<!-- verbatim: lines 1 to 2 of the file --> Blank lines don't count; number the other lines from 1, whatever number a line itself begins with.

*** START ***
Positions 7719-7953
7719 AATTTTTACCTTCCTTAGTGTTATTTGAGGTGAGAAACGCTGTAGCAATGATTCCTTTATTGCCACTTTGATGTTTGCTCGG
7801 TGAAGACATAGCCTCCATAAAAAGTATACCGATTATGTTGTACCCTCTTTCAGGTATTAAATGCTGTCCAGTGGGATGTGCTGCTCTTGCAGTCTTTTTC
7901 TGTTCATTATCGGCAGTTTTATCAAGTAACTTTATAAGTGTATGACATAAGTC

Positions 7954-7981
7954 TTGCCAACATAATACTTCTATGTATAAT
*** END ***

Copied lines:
Positions 7719-7953
7719 AATTTTTACCTTCCTTAGTGTTATTTGAGGTGAGAAACGCTGTAGCAATGATTCCTTTATTGCCACTTTGATGTTTGCTCGG